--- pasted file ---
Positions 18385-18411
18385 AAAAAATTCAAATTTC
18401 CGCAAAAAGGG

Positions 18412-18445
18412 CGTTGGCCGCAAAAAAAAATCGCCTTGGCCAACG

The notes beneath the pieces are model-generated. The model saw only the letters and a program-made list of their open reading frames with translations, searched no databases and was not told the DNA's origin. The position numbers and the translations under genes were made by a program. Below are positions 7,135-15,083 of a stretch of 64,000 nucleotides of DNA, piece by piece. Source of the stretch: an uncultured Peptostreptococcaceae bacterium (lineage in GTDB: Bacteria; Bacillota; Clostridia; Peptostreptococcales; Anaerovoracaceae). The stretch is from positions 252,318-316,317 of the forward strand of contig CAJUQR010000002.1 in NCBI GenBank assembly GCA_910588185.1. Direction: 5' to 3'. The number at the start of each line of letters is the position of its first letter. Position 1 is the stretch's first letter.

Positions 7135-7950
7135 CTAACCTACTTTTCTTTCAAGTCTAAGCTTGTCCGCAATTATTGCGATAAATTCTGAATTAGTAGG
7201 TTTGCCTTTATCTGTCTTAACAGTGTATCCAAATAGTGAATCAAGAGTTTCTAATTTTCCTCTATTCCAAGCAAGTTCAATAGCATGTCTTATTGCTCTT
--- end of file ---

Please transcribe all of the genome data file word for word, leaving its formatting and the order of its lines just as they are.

Positions 18385-18411
18385 AAAAAATTCAAATTTC
18401 CGCAAAAAGGG

Positions 18412-18445
18412 CGTTGGCCGCAAAAAAAAATCGCCTTGGCCAACG

The notes beneath the pieces are model-generated. The model saw only the letters and a program-made list of their open reading frames with translations, searched no databases and was not told the DNA's origin. The position numbers and the translations under genes were made by a program. Below are positions 7,135-15,083 of a stretch of 64,000 nucleotides of DNA, piece by piece. Source of the stretch: an uncultured Peptostreptococcaceae bacterium (lineage in GTDB: Bacteria; Bacillota; Clostridia; Peptostreptococcales; Anaerovoracaceae). The stretch is from positions 252,318-316,317 of the forward strand of contig CAJUQR010000002.1 in NCBI GenBank assembly GCA_910588185.1. Direction: 5' to 3'. The number at the start of each line of letters is the position of its first letter. Position 1 is the stretch's first letter.

Positions 7135-7950
7135 CTAACCTACTTTTCTTTCAAGTCTAAGCTTGTCCGCAATTATTGCGATAAATTCTGAATTAGTAGG
7201 TTTGCCTTTATCTGTCTTAACAGTGTATCCAAATAGTGAATCAAGAGTTTCTAATTTTCCTCTATTCCAAGCAAGTTCAATAGCATGTCTTATTGCTCTT